Abbey of San Fortunato
Abbazia di San Fortunato
The abbey lies at the bottom of a ravine between Mount Castello and Mount Paraturo. Several historical sources ascribe the abbey to the hamlet of Paolisi, which depended from the town of Arpaia. But when Paolisi became autonomous, its territory did not include the abbey (which now has been almost reached by the modern expansions of Arpaia).
Saint Fortunato, at the time of the wars between Radelchis and Siconulf who eventually divided the Principality of Benevento into two parts, was the patron saint of the city of Salerno: it is therefore possible that this Abbey was built just after the annexation of Arpaia to the newborn Principality, during the 9th or 10th century. Yet it is mentioned for the first time only in 1278, and at that time it must have been rather important.
Later on, in 1472, it was just a priory
, namely it was much smaller and depending from some other monastery. This happened probably because of the damages caused by the 1456 earthquake. But the decay (probably due to further earthquakes) did not stop. In 1686 the Abbey, which probably had already lost its community of monks, had reduced to the elements that remained until nowadays: a small church, a bell tower, and a garden with a well in the middle (but the walls surrounding the garden disappeared later). Latest damages to the structure occurred during the 20th century: in 1954 the bell was stolen, two years later the roof of the bell tower fell down, and some arches of the top window did as well with the 1980 earthquake.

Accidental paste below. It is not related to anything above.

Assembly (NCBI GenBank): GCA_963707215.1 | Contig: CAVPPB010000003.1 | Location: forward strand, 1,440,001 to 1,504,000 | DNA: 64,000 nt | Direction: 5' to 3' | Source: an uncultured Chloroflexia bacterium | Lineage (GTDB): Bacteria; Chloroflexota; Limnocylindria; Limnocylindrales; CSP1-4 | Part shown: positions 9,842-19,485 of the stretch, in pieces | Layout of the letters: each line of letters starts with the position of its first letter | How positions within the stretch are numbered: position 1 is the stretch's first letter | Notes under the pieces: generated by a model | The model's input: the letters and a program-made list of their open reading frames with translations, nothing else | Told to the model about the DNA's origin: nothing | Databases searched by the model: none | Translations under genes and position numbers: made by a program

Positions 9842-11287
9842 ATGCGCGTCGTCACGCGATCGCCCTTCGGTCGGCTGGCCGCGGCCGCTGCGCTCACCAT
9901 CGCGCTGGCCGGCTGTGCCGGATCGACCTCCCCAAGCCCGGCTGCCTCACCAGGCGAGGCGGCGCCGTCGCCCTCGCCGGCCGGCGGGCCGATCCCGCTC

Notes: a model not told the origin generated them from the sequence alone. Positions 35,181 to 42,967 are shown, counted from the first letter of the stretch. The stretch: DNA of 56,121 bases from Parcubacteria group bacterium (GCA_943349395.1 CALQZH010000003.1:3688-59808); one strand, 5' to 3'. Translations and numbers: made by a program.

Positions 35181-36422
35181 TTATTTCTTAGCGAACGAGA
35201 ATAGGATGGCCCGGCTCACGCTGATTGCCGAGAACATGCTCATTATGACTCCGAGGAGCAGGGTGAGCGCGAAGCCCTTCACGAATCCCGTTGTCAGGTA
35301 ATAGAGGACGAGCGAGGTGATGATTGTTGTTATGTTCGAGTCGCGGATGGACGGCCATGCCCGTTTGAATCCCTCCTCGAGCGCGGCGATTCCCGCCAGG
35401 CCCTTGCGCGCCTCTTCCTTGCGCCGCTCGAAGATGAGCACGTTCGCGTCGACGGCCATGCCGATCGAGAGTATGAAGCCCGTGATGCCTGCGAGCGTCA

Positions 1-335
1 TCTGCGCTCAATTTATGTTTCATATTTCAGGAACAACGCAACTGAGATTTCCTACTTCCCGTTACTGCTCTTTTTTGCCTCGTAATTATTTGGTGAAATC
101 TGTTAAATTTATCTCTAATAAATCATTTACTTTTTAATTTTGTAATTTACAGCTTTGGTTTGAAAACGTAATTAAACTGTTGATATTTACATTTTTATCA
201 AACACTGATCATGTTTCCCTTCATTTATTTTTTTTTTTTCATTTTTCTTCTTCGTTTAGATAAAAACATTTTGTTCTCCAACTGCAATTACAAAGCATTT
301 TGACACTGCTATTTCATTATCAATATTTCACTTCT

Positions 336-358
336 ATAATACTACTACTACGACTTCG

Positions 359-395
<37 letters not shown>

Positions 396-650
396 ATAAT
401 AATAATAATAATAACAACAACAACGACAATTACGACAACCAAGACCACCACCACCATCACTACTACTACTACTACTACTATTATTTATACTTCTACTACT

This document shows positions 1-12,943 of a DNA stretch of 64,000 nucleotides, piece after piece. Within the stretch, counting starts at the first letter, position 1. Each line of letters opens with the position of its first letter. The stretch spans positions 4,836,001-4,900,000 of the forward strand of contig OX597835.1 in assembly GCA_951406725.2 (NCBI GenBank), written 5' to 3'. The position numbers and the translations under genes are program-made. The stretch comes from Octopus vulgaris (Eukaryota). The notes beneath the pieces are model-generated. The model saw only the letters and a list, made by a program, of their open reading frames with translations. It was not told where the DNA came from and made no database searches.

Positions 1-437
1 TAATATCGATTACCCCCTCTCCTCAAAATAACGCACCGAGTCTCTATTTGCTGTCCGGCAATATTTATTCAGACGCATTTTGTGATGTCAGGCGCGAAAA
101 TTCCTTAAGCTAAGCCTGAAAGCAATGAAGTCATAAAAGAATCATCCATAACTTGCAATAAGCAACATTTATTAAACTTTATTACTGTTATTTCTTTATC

Similarly as the town walls and the castle of Arpaia, the walls of the abbey are built in lime stones; most of the arches and vaults of the structure are in tuff stone. Originally, the Abbey was fortified by a perimeter wall. Remains of older structures show that the original church of the complex was considerably bigger than the current one; moreover, the vaulted arcades in front of it were part of the walk around a cloister, corresponding to the current square in front of the church. The only entrance to the complex must have been the portal at the bases of the bell tower, which is delimited by a pointed arch built in tuff stone and gives access to a vaulted environment.
L'Abbazia di San Fortunato nella sua storia millenaria [Pro Loco Arpaia]
History and description of the Abbey. An old text is followed by a newer, technical discussion about the current and the original appearance of the Abbey.
Restauro della torre di San Fortunato
Another description and attempt of reconstruction of the sanctuary, and a detailed explanation of the later restoration works it underwent.